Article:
A Pyrrhic Victory? Bank Bailouts and Sovereign Credit Risk

64 Pages Posted: 17 May 2012 Last revised: 17 May 2013

See all articles by Viral V. Archarya

Viral V. Archarya

New York University (NYU) - Leonard N. Stern School of Business

Itamar Drechsler

Wharton School, Department of Finance; National Bureau of Economic Research (NBER)

Philipp Schnabl

New York University (NYU) - Department of Finance; National Bureau of Economic Research (NBER); Centre for Economic Policy Research (CEPR)

Date Written: April 4, 2013

Abstract

We model a loop between sovereign and bank credit risk. A distressed financial sector induces government bailouts, whose cost leads to increased sovereign credit risk. Increased sovereign credit risk in turn weakens the financial sector by eroding the value of its government debt guarantees and bond holdings. Using credit default swaps (CDS) rates on European sovereigns and banks for 2007-11, we show that bailouts triggered the rise of sovereign credit risk. We document that post-bailout changes in sovereign CDS explain changes in bank CDS even after controlling for aggregate and bank-level determinants of credit spreads, confirming the sovereign-bank loop.

Keywords: financial sector bailouts, sovereign credit risk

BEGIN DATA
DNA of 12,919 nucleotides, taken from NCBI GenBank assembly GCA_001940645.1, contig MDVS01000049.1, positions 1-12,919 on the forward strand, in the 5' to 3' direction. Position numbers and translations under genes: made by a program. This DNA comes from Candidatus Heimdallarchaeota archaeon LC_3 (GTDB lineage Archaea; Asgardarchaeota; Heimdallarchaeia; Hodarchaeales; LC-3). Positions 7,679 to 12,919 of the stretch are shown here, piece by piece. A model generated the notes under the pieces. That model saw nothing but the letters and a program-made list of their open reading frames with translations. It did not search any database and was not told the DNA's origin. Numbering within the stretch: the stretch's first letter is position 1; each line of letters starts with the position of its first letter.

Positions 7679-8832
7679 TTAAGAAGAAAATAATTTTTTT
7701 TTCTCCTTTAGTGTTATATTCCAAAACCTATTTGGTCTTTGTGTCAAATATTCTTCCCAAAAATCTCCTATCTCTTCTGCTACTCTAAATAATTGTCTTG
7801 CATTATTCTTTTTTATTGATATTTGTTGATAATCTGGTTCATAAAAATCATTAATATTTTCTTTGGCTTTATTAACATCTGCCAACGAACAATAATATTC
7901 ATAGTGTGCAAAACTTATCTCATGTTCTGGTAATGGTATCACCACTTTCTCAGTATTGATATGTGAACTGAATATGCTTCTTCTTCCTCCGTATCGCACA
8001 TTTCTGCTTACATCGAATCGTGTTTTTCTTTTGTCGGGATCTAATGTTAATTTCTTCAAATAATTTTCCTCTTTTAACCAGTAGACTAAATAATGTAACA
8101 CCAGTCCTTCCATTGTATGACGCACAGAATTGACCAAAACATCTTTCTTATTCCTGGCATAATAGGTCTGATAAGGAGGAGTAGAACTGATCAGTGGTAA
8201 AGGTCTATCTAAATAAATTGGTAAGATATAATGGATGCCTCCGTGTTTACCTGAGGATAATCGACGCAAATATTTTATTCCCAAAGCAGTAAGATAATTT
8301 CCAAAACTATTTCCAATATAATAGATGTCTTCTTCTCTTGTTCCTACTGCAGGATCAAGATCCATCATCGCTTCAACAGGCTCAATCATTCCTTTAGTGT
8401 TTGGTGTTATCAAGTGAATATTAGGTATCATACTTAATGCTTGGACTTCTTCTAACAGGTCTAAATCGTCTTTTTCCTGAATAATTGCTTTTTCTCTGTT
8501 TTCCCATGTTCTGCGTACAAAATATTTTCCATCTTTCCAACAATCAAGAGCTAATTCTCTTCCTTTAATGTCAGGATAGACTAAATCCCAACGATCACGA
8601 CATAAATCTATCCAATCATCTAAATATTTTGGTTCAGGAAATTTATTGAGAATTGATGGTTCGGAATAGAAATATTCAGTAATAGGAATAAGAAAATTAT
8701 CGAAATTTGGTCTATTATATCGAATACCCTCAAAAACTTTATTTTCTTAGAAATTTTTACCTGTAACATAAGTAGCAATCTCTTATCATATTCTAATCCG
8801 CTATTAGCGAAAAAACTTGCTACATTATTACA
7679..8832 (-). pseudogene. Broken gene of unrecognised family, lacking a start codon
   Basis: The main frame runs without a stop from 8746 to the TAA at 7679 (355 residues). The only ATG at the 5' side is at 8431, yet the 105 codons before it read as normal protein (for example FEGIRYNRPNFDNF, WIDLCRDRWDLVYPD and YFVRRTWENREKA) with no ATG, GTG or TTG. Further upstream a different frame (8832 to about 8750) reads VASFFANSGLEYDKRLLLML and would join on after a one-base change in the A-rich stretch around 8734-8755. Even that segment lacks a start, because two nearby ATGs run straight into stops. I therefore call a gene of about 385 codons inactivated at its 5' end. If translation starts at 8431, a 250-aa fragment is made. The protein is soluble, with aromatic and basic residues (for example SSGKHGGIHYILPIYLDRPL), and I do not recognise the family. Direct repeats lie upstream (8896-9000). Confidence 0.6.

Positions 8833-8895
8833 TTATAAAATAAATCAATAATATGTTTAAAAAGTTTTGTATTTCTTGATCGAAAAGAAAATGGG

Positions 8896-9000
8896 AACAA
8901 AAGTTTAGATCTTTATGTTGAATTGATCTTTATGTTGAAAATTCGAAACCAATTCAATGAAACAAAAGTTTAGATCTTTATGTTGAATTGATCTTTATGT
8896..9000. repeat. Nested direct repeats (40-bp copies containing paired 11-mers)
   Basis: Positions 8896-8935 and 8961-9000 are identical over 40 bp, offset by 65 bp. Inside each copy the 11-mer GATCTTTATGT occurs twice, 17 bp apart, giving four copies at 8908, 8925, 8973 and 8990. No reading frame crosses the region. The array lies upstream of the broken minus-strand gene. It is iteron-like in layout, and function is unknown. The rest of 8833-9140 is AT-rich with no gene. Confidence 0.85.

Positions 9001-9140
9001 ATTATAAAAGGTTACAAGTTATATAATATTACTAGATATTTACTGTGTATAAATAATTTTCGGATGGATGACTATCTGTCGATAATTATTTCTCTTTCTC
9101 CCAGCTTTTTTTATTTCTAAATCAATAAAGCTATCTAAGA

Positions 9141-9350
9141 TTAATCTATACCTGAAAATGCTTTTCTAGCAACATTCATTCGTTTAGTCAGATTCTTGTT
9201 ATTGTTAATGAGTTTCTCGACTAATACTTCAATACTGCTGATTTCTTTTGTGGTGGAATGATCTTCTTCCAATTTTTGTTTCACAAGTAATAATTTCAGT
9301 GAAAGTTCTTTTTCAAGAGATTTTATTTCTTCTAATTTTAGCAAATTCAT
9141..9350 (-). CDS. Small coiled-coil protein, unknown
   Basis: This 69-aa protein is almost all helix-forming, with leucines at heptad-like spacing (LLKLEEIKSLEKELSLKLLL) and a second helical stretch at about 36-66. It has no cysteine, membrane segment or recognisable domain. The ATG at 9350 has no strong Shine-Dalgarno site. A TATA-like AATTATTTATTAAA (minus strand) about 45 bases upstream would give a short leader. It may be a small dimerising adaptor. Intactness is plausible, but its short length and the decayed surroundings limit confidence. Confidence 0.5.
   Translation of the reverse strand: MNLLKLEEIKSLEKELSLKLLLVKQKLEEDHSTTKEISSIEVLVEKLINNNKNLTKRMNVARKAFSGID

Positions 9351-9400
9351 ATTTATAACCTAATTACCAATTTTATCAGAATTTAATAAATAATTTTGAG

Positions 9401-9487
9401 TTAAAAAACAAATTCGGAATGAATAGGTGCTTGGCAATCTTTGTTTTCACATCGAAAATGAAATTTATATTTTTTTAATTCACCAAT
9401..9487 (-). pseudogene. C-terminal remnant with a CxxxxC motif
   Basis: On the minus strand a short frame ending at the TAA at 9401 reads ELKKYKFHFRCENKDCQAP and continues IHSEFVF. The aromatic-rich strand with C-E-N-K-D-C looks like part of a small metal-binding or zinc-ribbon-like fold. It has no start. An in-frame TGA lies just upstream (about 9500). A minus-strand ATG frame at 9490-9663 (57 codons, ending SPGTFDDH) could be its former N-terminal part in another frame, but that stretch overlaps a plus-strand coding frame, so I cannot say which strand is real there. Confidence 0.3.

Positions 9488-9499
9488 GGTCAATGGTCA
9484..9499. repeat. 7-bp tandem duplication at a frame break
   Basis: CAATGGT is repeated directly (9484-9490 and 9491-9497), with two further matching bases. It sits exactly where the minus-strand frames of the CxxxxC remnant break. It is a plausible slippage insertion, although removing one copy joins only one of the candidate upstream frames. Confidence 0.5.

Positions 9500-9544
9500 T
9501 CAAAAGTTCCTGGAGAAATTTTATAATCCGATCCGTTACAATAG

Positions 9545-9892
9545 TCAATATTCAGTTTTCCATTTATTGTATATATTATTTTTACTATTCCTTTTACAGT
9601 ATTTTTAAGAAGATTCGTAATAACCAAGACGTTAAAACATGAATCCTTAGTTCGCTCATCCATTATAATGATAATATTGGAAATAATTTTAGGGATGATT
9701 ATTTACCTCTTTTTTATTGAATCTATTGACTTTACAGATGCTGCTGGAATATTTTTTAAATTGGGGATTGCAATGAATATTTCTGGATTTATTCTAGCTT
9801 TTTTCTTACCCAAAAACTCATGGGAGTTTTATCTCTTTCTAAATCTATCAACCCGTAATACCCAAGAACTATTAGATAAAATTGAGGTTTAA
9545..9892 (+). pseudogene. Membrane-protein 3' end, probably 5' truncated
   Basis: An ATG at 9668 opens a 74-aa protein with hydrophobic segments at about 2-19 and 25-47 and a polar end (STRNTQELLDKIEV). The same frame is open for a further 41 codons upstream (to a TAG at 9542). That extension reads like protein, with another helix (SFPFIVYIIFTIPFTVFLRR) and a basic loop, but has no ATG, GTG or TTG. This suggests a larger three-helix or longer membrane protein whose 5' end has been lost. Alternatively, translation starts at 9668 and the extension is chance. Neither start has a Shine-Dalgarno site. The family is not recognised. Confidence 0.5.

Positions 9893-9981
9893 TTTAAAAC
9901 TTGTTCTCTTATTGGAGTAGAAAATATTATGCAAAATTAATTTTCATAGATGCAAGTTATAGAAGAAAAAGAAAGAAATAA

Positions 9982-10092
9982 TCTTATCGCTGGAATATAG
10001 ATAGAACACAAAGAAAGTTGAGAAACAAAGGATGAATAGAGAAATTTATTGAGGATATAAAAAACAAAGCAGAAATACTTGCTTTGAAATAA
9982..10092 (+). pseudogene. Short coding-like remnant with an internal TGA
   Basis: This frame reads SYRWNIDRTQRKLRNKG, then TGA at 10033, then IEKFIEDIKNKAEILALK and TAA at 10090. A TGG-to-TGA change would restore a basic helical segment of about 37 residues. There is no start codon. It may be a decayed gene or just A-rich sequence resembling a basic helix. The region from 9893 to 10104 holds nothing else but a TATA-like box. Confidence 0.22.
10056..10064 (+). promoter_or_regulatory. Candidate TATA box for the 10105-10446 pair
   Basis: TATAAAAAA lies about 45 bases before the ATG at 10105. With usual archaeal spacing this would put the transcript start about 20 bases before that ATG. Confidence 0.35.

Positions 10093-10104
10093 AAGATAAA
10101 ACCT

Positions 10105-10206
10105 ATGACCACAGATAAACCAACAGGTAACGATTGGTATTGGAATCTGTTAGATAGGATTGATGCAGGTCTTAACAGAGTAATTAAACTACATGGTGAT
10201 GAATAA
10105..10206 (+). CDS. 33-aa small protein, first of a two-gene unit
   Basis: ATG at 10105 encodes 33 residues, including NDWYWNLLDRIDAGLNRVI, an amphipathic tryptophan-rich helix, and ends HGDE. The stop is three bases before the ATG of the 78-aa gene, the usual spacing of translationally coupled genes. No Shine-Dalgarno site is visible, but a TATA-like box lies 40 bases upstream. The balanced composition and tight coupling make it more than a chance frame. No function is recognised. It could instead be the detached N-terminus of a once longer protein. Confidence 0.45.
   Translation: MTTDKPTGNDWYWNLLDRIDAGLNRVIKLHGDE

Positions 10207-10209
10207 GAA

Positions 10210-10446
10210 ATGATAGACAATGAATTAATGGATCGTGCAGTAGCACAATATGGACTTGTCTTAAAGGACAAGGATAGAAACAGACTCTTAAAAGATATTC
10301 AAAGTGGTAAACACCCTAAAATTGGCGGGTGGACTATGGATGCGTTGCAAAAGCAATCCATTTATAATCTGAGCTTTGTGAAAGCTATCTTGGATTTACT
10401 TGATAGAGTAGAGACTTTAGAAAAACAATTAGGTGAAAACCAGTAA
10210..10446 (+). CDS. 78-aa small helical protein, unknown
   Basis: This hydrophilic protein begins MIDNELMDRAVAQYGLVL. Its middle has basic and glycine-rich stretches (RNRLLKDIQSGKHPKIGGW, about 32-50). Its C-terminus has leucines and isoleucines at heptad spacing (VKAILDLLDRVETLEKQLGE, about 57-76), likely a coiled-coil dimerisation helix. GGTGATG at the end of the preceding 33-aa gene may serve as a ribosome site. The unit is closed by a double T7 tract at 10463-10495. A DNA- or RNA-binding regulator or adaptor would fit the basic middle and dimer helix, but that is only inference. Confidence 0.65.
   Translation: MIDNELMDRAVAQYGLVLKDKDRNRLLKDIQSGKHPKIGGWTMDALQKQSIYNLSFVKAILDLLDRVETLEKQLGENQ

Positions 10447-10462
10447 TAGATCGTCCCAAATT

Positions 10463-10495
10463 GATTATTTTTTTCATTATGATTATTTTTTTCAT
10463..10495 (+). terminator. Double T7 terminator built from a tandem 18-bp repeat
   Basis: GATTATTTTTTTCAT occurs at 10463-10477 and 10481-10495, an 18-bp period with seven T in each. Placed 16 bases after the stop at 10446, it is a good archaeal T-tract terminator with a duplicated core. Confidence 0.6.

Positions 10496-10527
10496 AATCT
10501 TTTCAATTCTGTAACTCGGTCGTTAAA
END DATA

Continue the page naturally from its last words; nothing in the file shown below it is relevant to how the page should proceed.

Suggested Citation

Archarya, Viral V. and Drechsler, Itamar and Schnabl, Philipp, A Pyrrhic Victory? Bank Bailouts and Sovereign Credit Risk (April 4, 2013). Available at SSRN: https://ssrn.com/abstract=2061052 or http://dx.doi.org/10.2139/ssrn.2061052

Viral V. Archarya (Contact Author)

New York University (NYU) - Leonard N. Stern School of Business

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Suite 9-160
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Itamar Drechsler

Wharton School, Department of Finance ( email )

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Philadelphia, PA 19104-6365
United States

HOME PAGE: http://https://sites.google.com/site/idrechsl/

National Bureau of Economic Research (NBER) ( email )

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Philipp Schnabl

New York University (NYU) - Department of Finance ( email )

Stern School of Business
44 West 4th Street
New York, NY 10012-1126
United States

HOME PAGE: http://pages.stern.nyu.edu/~sternfin/pschnabl/

National Bureau of Economic Research (NBER) ( email )

1050 Massachusetts Avenue
Cambridge, MA 02138
United States

Centre for Economic Policy Research (CEPR)

London
United Kingdom

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